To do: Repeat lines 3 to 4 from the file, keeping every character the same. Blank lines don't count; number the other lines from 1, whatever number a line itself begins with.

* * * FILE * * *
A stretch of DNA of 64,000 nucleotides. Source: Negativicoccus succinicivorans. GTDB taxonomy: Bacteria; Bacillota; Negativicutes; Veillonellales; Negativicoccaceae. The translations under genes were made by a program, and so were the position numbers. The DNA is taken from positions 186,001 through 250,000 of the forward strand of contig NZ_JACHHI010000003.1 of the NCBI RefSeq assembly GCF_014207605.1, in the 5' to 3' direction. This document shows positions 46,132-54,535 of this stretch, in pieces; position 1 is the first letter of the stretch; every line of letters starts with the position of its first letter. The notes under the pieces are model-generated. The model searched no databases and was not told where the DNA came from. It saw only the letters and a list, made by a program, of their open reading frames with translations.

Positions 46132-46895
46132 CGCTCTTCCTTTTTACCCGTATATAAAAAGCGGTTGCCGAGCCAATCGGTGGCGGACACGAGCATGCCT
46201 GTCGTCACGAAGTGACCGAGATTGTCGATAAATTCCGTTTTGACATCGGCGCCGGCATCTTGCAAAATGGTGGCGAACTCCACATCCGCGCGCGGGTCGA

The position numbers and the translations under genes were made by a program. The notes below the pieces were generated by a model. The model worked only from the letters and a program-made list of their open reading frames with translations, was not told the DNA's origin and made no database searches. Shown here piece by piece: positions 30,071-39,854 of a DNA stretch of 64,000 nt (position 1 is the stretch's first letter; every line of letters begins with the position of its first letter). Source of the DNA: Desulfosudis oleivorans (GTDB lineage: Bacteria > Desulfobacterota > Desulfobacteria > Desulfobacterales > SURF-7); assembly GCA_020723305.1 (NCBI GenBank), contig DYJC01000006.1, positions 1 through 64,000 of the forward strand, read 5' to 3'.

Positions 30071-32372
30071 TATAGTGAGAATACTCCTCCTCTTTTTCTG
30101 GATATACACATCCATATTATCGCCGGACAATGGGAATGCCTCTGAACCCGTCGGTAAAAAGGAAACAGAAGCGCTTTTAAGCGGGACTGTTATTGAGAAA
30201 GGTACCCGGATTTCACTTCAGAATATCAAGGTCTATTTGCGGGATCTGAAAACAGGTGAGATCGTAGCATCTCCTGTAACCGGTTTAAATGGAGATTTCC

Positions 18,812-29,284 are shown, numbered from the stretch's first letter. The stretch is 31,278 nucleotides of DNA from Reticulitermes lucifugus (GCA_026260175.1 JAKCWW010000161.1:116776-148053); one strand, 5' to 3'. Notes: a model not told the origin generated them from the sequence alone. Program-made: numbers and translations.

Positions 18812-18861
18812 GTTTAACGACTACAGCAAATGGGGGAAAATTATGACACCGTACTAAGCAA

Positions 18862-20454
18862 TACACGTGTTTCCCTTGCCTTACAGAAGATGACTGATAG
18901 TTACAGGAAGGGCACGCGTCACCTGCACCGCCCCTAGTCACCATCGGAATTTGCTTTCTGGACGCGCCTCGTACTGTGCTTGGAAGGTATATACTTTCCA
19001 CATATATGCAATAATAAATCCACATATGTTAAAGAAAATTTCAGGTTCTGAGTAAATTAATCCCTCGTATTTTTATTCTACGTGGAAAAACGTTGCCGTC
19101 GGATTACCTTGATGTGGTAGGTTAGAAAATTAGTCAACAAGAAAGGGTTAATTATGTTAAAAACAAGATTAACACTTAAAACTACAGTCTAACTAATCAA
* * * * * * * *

46132 CGCTCTTCCTTTTTACCCGTATATAAAAAGCGGTTGCCGAGCCAATCGGTGGCGGACACGAGCATGCCT
46201 GTCGTCACGAAGTGACCGAGATTGTCGATAAATTCCGTTTTGACATCGGCGCCGGCATCTTGCAAAATGGTGGCGAACTCCACATCCGCGCGCGGGTCGA